The Frozen River: Florence, Week 5
A city is like a river when you’re just passing through. The shops, restaurants, streets, cars, churches, bridges, dogs and pedestrians all blur together into one amorphously screeching, steaming, exhaustive mass. Movement defines the patterns in the cobblestones, the reflections in the windows, the shapes of the clouds hanging over the skyline. You feel yourself being swept along, even when you’re the one doing all the moving. A passing bus offers an assortment of strangers like brightly-colored candies in a restaurant window – faces, hairstyles, clothes, eyes – before rounding a corner and bringing the curtains crashing down on the display. You crane your neck to catch a glimpse through a doorway, down an alleyway, under a bridge, and the next second you’ve been carried past it, hurried along by the knowledge that your time here is finite, that sooner than you’d like to believe, everything you see will be gone.
This was my first impression of Florence when I came to visit on a family vacation with my parents over seven years ago. Our time in the city was divided and parceled neatly between the major landmarks – the Duomo, the Ponte Vecchio, the Uffizi and the Academia – with little pockets for food, sleep and air nestled sparsely in between. I remember being infatuated with gelato and pizza, mildly impressed with the museums and monuments, and absolutely furious with uneven cobblestone streets. I remember sweating (it was July), snapping pictures like a forensic specialist (every angle, every surface), and becoming constipated from my rigorous diet of pizza and ice cream (my own fault). These are the solid rocks jutting up through the rapids; the rest, of course, is a blur.
Fast forward seven years and here I am again, back on the same continent, in the same country, the same city. Only it isn’t the same, exactly, because this time I’m here to stay. Not for life, or even a year, but for the next three months. And let me tell you: it’s a big difference three months can make.
Over the past couple of weeks I’ve started to experience a different kind of Florence. Gone are the churches, the museums, the towers, the bridges, the arches, the statues. Gone are the famous squares and the equally famous landmarks in them. Reading this, it might sound like Florence has undergone some horrific bombing or demolition. Don’t worry – it hasn’t. From what I can remember of that first visit seven years ago, the infrastructure has remained relatively the same.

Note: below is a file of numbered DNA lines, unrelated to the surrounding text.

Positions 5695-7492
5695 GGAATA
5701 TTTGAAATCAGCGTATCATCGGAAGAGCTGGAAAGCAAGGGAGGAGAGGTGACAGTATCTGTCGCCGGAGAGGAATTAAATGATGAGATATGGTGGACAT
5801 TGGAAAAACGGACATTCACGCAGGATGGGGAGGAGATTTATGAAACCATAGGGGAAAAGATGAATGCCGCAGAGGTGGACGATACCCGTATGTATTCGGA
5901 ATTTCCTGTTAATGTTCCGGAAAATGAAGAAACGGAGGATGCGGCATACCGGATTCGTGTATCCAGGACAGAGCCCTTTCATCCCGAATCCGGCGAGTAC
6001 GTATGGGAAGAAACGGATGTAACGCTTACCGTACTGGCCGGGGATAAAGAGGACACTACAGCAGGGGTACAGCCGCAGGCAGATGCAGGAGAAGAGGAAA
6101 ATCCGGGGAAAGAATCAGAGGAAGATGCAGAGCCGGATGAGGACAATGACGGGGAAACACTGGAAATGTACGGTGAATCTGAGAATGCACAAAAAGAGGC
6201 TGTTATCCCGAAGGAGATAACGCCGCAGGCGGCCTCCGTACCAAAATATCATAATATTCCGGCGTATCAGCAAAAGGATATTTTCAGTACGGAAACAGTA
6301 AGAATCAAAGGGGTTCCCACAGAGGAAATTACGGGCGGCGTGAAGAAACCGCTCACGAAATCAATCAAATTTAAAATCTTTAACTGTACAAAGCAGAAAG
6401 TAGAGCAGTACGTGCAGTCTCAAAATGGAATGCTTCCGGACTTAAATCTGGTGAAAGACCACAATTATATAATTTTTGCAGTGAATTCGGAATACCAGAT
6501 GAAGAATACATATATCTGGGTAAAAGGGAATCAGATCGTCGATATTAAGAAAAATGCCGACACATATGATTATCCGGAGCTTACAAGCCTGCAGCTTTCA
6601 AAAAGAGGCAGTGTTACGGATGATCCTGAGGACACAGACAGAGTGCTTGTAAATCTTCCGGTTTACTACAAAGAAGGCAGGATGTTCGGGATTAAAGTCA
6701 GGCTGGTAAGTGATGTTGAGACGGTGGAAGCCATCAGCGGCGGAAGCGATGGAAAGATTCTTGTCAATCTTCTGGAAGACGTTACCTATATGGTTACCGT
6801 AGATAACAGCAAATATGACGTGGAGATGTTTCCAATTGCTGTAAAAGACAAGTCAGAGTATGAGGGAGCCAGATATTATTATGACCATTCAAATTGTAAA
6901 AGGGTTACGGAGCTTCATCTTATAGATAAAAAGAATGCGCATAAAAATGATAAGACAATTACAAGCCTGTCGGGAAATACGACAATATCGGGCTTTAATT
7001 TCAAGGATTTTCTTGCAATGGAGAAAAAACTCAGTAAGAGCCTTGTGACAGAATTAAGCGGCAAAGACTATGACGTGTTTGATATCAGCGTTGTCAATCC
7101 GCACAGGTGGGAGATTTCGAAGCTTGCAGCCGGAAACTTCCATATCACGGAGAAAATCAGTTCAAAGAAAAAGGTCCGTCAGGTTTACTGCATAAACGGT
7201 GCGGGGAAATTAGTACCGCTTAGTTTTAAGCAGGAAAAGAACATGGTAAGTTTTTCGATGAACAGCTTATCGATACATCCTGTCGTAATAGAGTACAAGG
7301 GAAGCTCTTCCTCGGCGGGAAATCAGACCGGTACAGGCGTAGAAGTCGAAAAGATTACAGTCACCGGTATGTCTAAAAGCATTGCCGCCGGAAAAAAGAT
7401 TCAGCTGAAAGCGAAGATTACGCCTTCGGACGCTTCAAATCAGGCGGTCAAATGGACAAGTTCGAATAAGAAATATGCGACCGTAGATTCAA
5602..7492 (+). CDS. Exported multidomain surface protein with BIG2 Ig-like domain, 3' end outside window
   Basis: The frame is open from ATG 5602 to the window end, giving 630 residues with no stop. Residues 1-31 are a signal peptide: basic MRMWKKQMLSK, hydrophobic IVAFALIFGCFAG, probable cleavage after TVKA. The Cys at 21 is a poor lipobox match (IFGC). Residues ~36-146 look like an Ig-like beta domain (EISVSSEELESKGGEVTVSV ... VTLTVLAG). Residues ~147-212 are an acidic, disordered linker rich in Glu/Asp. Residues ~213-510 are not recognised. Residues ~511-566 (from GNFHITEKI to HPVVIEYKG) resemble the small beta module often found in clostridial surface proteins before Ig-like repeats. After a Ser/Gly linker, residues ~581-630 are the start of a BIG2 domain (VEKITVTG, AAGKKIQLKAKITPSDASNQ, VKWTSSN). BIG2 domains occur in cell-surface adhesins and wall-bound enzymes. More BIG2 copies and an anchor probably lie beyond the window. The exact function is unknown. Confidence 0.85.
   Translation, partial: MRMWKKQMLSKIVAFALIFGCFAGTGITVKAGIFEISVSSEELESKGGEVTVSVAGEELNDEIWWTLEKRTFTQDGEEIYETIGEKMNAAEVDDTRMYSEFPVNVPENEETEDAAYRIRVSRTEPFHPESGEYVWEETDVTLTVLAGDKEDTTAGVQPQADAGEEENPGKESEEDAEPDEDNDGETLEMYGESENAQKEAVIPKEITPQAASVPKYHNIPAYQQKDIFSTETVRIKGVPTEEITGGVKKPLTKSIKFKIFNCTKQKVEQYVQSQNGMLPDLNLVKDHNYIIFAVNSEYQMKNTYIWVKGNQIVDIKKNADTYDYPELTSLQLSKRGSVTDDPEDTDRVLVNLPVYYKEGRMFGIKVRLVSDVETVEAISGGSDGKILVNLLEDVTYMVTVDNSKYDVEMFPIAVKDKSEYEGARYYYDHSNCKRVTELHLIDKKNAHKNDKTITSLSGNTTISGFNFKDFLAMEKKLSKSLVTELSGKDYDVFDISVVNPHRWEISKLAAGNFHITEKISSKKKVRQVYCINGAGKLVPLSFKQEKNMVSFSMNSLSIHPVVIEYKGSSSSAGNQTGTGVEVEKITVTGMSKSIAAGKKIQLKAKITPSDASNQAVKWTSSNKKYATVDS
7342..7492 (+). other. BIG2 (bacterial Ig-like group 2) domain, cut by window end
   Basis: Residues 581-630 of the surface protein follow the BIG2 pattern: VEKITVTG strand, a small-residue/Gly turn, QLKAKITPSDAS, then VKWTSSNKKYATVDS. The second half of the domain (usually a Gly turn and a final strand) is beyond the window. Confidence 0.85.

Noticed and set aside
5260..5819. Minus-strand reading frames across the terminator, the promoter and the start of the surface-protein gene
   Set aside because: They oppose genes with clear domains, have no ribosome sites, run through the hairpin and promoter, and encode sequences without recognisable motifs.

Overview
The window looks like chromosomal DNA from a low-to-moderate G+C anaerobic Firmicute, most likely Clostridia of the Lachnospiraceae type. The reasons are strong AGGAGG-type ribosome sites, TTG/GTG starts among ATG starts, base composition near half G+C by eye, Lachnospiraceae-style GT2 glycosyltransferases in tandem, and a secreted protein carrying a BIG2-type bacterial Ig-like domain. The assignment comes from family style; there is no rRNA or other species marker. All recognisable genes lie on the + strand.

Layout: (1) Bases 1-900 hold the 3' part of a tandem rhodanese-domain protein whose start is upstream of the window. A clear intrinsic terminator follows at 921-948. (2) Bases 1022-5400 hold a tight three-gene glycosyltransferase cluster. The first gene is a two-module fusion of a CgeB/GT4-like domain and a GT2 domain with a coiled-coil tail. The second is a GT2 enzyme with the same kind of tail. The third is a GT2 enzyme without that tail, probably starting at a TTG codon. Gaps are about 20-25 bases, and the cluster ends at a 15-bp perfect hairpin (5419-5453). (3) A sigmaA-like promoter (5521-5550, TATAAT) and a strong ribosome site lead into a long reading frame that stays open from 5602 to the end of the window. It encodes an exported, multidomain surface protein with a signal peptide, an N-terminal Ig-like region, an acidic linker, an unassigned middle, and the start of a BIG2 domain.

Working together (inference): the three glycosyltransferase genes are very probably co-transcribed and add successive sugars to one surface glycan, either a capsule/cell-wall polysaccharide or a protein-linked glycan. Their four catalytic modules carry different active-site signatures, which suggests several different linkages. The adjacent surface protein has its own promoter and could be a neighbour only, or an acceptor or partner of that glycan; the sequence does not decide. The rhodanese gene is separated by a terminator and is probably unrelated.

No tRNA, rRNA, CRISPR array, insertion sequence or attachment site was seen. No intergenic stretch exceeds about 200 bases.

Over the past couple of weeks I’ve started to experience a different kind of Florence. Gone are the churches, the museums, the towers, the bridges, the arches, the statues.
What I mean, at the risk of sounding incredibly snobbish, is that I’m no longer a tourist. Four weeks in the city have transformed it from a gleaming, glittering Disney World full of photo-ops and must-sees to the essence of what it really is underneath all the glamour: a city. Here is a Florence full of well-worn streets and names I can call familiar. Here is a Florence I can look at from the vantage of my third-floor kitchen window. I’ve been here long enough now to perform every major function of domestic life – take out the trash, mop the floor, do the dishes, wash and dry my clothes, etc. – and with these chores comes an onset of subtle and startling normality. The charm and beauty of Florence have yet to fade, and I doubt that they ever will, but the novelty is something you can scratch off like the numbers on a lottery ticket.
Underneath is something more rewarding. The first time I stepped out of my apartment building and onto the cobbled and shady Via Faenza, I was met, along with the sharp chirps of bike bells and whistles, the noxious wafts of grilled meat and baked pastries and cigarette smoke, with a terrible, crippling anxiety. To step out into that cartwheeling madness of foreign smells and sounds was a challenge, and I felt unprepared. I felt like turning on my heels and stepping quickly back indoors.
A few weeks later the anxiety is gone, and in its place is a growing confidence. Stepping onto the street every morning to head to class, or to the grocery store, or to a park to sit and read, I’m struck by the immeasurable possibility a city like Florence has to offer. The whirlwind of commotion that defines an average city street on an average day is no longer something I must weather, with a shoulder thrown forward and both eyes squeezed shut. It’s something I’m a part of.
That’s the funny thing about a city: it’s never really moving. That river-like commotion of blending sights and sounds is just an illusion to the passer-through. When you take the time to sit down in the middle of a place, to simply anchor yourself to a spot and observe, it changes. With the onset of autumn, the river freezes over. It becomes a solid place, a place for you to explore, a place where you can come and go as you please. I’ll never forget the Florence I used to know – the Florence of so much confused movement and noise – but with each passing day I’m reminded more firmly of the incredible yet indisputable fact that I’m no longer passing through.
I live here now.